Best Allergy-Friendly Candy for Halloween

Healthier and Not-So-Healthy Allergy-Friendly Options.

Let me start with a disclaimer. This post is not about healthy Halloween candy. It all has some type of added sugar in it, so none of it can be classified as healthy. But come on, it’s Halloween! I’m definitely of the enjoy in moderation mindset. That aside, what this post is about is helping you kind souls who can’t stand when a child comes to your door and says they can’t have any of your candy because of food allergies. As the mother of a child who used to be allergic to six of the eight major food allergens and who still has several major food allergies, I’ve been asked many times over the years about what’s the best allergy-friendly candy for Halloween. This post is to answer that and to give you some healthier and not-so-healthy options to make yours the favorite house on the street

Images that show some of the allergy-friendly halloween candy

Please Note: As an Amazon Associate I earn from qualifying purchases made through some of the links included in this post. You can read my disclosure policy here.

2020 Halloween Note

While Halloween and trick-or-treating will look very different in most communities this year, if you’re buying or planning to give out candy, this post will still be useful. Be sure and check with your local and state governments for guidance on celebrating Halloween in your area. The CDC also has advice on how to celebrate safely. 

Important Note About Allergy-Friendly Candy and Halloween

Before I get to the treats, it’s important to point out the tricky part of Halloween with food allergies. I strongly believe that it is not your responsibility to make sure that someone else’s child doesn’t eat something that they’re allergic to. That is the job of the child’s parents. They know everything that their child can and can’t have, and they’re the ones that have to read every ingredient label whether it’s the first time their child has had a food or the one hundredth. Ingredients change all the time, and you can’t be expected to be a professional label reader if allergies aren’t a regular concern for you.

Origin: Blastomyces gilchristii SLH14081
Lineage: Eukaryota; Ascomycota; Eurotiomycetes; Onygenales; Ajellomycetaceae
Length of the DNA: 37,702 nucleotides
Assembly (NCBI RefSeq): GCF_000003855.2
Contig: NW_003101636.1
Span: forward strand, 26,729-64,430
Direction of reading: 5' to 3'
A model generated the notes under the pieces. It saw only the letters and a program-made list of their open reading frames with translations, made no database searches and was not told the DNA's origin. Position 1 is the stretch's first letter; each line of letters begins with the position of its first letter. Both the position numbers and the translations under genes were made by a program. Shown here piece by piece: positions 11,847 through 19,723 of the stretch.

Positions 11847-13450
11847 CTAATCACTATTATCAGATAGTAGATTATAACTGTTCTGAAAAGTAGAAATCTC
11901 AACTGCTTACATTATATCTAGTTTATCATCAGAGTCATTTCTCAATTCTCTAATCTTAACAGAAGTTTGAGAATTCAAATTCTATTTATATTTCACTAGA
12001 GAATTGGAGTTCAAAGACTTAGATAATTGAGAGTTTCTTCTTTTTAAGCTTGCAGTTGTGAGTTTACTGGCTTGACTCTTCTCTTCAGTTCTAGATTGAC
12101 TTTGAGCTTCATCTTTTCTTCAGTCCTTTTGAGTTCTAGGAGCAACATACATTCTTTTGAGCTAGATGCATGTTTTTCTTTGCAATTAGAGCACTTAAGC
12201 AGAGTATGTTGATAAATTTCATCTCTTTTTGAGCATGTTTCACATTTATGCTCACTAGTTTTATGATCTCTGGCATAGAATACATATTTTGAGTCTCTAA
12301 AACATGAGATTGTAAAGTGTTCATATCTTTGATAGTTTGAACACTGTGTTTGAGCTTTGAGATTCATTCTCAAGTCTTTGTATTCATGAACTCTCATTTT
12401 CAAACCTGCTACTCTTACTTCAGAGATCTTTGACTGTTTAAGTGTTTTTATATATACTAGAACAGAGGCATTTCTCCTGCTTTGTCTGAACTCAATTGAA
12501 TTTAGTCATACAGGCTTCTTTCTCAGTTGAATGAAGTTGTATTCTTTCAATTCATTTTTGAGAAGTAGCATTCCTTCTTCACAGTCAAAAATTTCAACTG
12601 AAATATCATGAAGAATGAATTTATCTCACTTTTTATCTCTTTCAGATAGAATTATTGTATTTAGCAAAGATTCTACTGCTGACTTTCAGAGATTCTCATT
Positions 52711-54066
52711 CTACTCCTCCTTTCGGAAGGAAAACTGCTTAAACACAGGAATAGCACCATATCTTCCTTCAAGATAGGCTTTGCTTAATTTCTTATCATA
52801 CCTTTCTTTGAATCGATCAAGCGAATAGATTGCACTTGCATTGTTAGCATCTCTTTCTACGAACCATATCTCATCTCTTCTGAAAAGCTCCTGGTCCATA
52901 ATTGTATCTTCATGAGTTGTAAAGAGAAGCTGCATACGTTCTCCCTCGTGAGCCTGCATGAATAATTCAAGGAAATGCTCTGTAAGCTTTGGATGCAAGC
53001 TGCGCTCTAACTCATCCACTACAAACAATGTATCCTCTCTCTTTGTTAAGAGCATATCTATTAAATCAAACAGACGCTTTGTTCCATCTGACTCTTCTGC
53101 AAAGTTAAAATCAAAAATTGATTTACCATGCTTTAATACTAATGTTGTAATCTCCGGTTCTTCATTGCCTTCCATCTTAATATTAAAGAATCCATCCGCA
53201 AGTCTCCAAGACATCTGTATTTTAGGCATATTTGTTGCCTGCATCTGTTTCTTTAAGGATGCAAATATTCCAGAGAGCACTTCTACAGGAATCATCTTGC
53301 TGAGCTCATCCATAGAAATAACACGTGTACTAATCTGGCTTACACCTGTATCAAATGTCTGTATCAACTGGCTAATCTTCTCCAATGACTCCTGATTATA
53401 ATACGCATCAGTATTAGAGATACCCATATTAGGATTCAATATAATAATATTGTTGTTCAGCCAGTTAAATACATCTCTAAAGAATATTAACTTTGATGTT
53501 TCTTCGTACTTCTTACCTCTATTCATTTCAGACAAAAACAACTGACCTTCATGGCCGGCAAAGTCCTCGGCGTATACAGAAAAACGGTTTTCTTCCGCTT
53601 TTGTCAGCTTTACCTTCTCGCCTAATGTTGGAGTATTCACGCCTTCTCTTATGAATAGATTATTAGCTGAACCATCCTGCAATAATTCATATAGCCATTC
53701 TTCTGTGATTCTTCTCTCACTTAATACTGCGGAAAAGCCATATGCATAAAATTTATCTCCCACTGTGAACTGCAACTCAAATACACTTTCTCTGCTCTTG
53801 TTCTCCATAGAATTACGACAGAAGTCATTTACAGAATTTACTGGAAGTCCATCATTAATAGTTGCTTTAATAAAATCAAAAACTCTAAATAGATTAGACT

Along those same lines, the candy listed here is based on manufacturer and ingredient label research for items sold in the U.S. as of early October 2020. Those ingredients may change tomorrow, but I can tell you that the candy listed here has fairly reliably stayed the same as far as allergens go over the past 13 years. Still, it’s up to parents of children with allergies to check the ingredient label of every piece of candy their child eats. All you can do is to make an effort to accommodate them if that’s what you would like to do, the rest is up to their parents. 

If you do try to accommodate children with allergies, I strongly advise against assuring parents that you have candy that their child can definitely eat. If you know a child has allergies, you can certainly let the parents know that you tried to include candy that their child can have but remind them that they’ll still need to check the ingredient labels to be sure. 

Okay, enough with the spooky stuff, now on to the treats! 

Peanut and Tree Nut-Free Allergy-Friendly Candy

While peanuts are not nuts, it’s often easier to group them with tree nuts in terms of talking generally about food allergies. The allergy-friendly candy included in this list should be safe for either. 

  • Tootsie Rolls 
  • Milk Duds
  • Skittles Original Bite Size Candies
  • Dove bars
  • Fun Dip
  • Whoppers Malted Milk Balls
  • Smarties
  • Starburst Fruit Chews
  • Jolly Rancher
  • Nerds
  • Dum Dums

Dairy and Egg-Free Candy

Dairy is a tough one for Halloween. If the candy is made of chocolate, it probably has dairy in it. That’s why the sugary, hard candies are best for this allergy. The allergy-friendly candy included in this list should be safe for both dairy and egg allergies. 

  • Skittles Original Bite Size Candies
  • Smarties
  • Fun Dip 
  • Starburst Fruit Chews
  • Jolly Rancher
  • Nerds **Dairy-free but may contain eggs
  • Dum Dums

Wheat/Gluten-Free Allergy-Friendly Candy

Wheat and gluten-free options are probably more numerous than you might think. Since some of these overlap with other categories, you should be able to find at least several options that accommodate more than one type of allergy or sensitivity. The allergy-friendly candy included in this list should be safe for both wheat allergies and gluten sensitivities.